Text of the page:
You kind of have to learn along the way. If somebody comes up with something new, you just have to figure out how to do it. There are certain things they don’t teach you in film school, that you really have to figure out yourself. How do you create a dolly move when you can’t afford to rent a dolly? Your “DIY” ethos or “indie spirit” forces you to figure it out. Back then, it was really very cut-and-dry — we’re talking over 30 years ago. There was broadcast, print and radio. Nowadays, there’s always something new around the corner — new cameras, new plug-ins for editorial, new whatever — we need to adapt to the ever-changing technology. In the end though, we’re still trying to tell good stories.

You’ve worked on some pretty memorable campaigns over the years. Are there any specific campaigns or spots that really stand out to you?

I did a ton of work on Coors Light, Coors Banquet, Keystone. I did the original “Love Train” campaign for Coors. There are just so many spots I’ve worked on over the years that it’s hard to remember. Aside from the milestones in my kids’ lives, the years are marked by the jobs I’ve produced and where I was in the world. I did a lot of spots for sodas and other drinks and we introduced the world to blood, sweat and tears of the “Is It In You?” campaign for Gatorade back in the day. Honestly, too many commercials to count.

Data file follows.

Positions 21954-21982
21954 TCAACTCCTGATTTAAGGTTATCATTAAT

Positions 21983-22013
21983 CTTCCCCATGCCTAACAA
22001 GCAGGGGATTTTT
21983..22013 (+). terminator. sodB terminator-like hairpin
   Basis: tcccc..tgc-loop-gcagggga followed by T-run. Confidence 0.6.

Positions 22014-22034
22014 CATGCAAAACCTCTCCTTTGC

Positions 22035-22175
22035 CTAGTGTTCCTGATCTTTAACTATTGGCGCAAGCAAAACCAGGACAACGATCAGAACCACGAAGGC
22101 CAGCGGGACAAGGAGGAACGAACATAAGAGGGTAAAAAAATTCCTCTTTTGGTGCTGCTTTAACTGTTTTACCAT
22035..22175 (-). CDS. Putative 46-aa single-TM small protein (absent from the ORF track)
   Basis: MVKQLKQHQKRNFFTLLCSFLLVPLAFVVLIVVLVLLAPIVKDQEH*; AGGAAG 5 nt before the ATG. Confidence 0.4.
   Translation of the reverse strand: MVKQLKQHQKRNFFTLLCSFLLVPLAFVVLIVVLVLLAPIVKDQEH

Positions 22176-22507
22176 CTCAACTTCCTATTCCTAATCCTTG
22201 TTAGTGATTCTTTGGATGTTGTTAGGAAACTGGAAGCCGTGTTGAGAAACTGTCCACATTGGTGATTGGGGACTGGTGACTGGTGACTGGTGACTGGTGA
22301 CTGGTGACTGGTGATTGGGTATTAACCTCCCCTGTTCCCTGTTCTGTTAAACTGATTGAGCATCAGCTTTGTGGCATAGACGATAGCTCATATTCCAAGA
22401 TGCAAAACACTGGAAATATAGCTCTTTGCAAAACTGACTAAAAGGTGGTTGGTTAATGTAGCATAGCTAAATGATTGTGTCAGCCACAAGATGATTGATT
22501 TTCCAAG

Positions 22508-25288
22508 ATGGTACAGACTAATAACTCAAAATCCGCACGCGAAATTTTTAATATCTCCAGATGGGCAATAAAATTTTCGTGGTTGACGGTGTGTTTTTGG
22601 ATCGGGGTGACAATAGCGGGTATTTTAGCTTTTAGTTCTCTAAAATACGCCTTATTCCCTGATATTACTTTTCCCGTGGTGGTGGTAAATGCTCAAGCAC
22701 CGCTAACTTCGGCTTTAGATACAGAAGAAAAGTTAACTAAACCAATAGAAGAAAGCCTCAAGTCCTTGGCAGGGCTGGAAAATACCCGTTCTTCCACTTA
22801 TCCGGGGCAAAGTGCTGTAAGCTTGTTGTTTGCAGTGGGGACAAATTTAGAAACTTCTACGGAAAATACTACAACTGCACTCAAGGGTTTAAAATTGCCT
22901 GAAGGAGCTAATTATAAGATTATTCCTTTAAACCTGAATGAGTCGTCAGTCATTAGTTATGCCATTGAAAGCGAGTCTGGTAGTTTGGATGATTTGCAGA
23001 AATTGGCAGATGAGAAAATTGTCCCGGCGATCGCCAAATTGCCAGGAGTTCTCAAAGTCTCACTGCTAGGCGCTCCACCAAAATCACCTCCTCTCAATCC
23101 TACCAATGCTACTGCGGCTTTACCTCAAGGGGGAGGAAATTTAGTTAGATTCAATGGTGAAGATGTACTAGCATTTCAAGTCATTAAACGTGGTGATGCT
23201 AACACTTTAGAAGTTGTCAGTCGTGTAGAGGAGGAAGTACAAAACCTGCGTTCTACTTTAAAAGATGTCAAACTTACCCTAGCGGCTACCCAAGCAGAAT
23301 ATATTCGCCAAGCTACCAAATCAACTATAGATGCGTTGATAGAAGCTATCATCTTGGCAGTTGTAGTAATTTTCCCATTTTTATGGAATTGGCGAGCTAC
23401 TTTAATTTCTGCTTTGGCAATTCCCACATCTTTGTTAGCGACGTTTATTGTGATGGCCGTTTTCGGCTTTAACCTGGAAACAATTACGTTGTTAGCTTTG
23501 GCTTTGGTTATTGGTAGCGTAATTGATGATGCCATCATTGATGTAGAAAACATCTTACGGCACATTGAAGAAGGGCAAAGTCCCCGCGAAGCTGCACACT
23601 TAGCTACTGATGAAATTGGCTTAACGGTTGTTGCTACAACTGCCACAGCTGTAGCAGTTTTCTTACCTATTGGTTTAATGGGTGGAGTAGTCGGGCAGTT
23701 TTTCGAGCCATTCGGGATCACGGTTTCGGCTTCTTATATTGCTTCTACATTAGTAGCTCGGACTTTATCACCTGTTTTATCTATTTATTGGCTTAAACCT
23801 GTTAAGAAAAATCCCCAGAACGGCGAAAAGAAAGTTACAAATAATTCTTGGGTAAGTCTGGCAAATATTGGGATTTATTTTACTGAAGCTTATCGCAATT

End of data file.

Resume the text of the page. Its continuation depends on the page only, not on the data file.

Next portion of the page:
I would imagine seeing some of that work in public would be pretty cool. Since you’ve been doing it for so long, do you ever get jaded about seeing billboards with your work on it, or is it still pretty exciting for you to see?

No, I think when I was younger there was definitely some ego gratification when I’d see the work I’d produced out in the world. Bottom line — it’s still pretty exciting when I see work that I’ve personally produced out there. But as I get older, I’m more excited for the younger producers on my team when they get the work that they produced on the air — there’s a new gratification that comes with guiding them along the way. When we did our first Super Bowl spot at [OKRP], I called all my buddies and told them to check it out. So, there is still some excitement when I see my work out there. I’m not jaded, for me, I have the best job in the agency, ’cause I know that no two jobs are ever same and there’s always gonna be some problem that’s thrown your way that you’ll have to solve.

It seems like the job of a producer is always a bit of a mystery to people. Like in Hollywood, people know what the actors and directors do, but the producer always seems a little fuzzier. How would you describe the main duties of a producer?